Japanese Tea Leaves and Pots Guide

A complete guide to japanese tea, tea pots, history and ceremony.



eisaiThe custom of drinking tea spread from China to Japan during the 700's, when a series of diplomats from Japan visited the Chinese capital of today's Xi-An.

Over the next few centuries, the diplomats returned to Japan with tea from China.

In the 12th century, Myoan Eisai, founder of the Rinsai school of Buddhism, brought back seeds and distributed them to other monks, and Japan had its own tea gardens.

Since then, Japan has evolved its own unique methods of growing, processing and drinking tea.

This guide will help you navigate the rich, flavorful world of tea in Japan:

Sencha

Sencha is the most commonly drunk beverage in Japan. If there is only one Japanese tea you want to explore, I highly recommend you start with sencha.

Like most Japanese tea, it is fixated by steaming, then rolled into a needle shape before drying.

sencha

This is different from the Chinese method of pan-firing, and it helps give sencha its distinctively intense green color and flavor.

Of Japan's 47 prefectures (provinces), Shizuoka, Kagoshima and Mie are the three major tea-producing regions.

Other important tea-growing regions include the areas of the ancient capitals—Nara and Kyoto—where Japanese Buddhism has its roots, and various parts of Kyushu, with its comparatively mild climes.

Sencha - An Enigma of Japanese Loose-Leaf Green Tea?

Sencha Green Tea Health Benefits - How to Brew Hot and Iced

Gyokuro

gyokuro

Literally translated as "Jade Dew" for its pale green infusion, gyokuro is famous for being the most expensive of Japanese tea.

While sencha grows in full sun, gyokuro grows in shade.

About 20 days before harvesting begins, they are shrouded in black cloth that lets in only a small amount of sunlight.

Limiting the sunlight prevents theanine from converting to catechins and that results in lower astringency, more sweetness and a richer flavor.

An oika aroma, similar to nori seaweed, is a unique characteristics of gyokuro.

When brewed correctly, it has a complicated flavor that is intensely vegetal, mellow and sweet, all at the same time.

Gyokuro Green Tea A Real Challenge? A Brewing Guide

Kabusecha

Kabusecha is similar to gyokuro, but the shading only takes place one week prior to picking.

The result is somewhere in between gyokuro and sencha in flavor.

Compared to sencha, it is darker green, more full bodied and less astringent.

Tencha and Matcha

Tencha is used mainly to make matcha - the ceremonial Japanese tea powder.

Similar to gyokuro, the tencha tea plants are grown in shade. The finer tips are used to make gyokuro, while the larger leaves are used to make tencha.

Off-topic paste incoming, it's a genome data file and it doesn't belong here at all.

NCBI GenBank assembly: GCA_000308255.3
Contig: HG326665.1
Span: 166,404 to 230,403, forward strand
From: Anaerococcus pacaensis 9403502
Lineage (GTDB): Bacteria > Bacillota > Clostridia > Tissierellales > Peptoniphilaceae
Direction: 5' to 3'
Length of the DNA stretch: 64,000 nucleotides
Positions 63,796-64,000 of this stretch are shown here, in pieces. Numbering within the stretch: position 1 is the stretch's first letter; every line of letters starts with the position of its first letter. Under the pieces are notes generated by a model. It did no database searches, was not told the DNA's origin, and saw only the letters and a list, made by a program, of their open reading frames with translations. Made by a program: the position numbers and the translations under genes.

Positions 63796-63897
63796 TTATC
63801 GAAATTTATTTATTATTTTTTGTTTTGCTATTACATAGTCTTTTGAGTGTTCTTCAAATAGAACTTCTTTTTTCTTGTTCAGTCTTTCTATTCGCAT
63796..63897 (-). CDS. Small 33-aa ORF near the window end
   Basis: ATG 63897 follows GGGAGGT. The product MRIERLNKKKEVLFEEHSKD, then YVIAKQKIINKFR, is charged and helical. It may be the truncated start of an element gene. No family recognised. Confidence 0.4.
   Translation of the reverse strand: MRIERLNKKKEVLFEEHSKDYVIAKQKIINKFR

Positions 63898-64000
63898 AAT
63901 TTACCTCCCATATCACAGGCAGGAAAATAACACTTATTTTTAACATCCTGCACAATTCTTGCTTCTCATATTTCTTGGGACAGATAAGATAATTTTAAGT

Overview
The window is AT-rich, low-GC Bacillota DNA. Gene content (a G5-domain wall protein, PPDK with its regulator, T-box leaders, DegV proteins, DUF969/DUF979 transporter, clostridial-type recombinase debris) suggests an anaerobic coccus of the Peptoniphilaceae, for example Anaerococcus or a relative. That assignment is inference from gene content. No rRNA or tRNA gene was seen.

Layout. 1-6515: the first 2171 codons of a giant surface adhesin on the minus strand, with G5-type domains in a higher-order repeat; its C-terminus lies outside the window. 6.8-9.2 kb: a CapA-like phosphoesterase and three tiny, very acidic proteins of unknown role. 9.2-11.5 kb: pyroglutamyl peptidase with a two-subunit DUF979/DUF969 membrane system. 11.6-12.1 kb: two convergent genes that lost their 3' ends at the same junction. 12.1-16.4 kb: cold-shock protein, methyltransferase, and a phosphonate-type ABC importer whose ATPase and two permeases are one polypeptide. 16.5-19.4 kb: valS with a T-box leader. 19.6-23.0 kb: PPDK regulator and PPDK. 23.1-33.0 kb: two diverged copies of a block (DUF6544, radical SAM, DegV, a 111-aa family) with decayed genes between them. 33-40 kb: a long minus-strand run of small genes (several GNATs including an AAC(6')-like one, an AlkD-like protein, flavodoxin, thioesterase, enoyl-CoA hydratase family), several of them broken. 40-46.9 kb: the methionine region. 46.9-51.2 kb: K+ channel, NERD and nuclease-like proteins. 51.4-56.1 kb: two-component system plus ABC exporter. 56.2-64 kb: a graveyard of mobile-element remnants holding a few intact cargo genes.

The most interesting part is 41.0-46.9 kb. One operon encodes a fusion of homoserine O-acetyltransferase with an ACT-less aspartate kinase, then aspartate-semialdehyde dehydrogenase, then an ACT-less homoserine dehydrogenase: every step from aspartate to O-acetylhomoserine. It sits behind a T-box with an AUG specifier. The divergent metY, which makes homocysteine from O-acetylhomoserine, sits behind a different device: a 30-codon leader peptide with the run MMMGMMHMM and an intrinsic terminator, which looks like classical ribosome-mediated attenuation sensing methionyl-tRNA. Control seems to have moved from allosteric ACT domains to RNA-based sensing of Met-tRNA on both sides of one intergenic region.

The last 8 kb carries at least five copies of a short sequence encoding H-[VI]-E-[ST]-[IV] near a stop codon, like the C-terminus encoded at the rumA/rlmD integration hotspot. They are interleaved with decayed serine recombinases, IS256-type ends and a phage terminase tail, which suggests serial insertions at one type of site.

Generally, the tea plant may be covered longer than the standard 20 days used for gyokuro. Unlike gyokuro, the tea leaves are steamed without being rolled. After removing the stalks and veins, the tea leaves become tencha.

To turn tencha into matcha, we need to find a way to powder the tea leaves into bits.

Highest quality matcha is ground into a vibrant green powder using slow-turning granite grinding wheel in small batches. Friction is minimized and tea leaves are not “burned” in the process, allowing the leaves to retain chlorophyll.

This method of grinding matcha has been used for centuries and is continued to this day. It is necessary to preserve matcha's unique colour, flavour and aroma profile.

To learn about the different grades available and how to buy a matcha, read

Matcha Green Tea Guide - Types and Grades

Hojicha

 

hojicha

Hojicha is different from the other Japanese teas we have looked at so far.

Rather than being steamed, hojicha is roasted to a rich brown color. This tea makes an excellent nightcap, as the caffeine levels are low.

Hojicha Green Tea - A Perfect Decaffeinated Drink?

Genmaicha

The word "Genmaicha" means brown rice, rice that retains the bran covering.

It is created by mixing sencha or other teas with roasted brown rice, at a ratio of approximately 50:50. Sometimes matcha powder is added.

You may enjoy the savoriness of the roasted brown rice combined with the refreshing green of sencha.

Since sencha has already been diluted by rice, the caffeine content is low. It is said this tea is suitable for children and the elderly.

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References

Heiss, Mary Lou and Robert J. (2007) The Story of Tea-A Cultural History and Drinking Guide. Ten Speed Press, Berkeley, CA. pp 164-187

Wikipedia. "Green Tea." http://en.wikipedia.org/wiki/Green_tea#Japanese_green_teas

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Tea Trays - For Ceremony and Everyday Use

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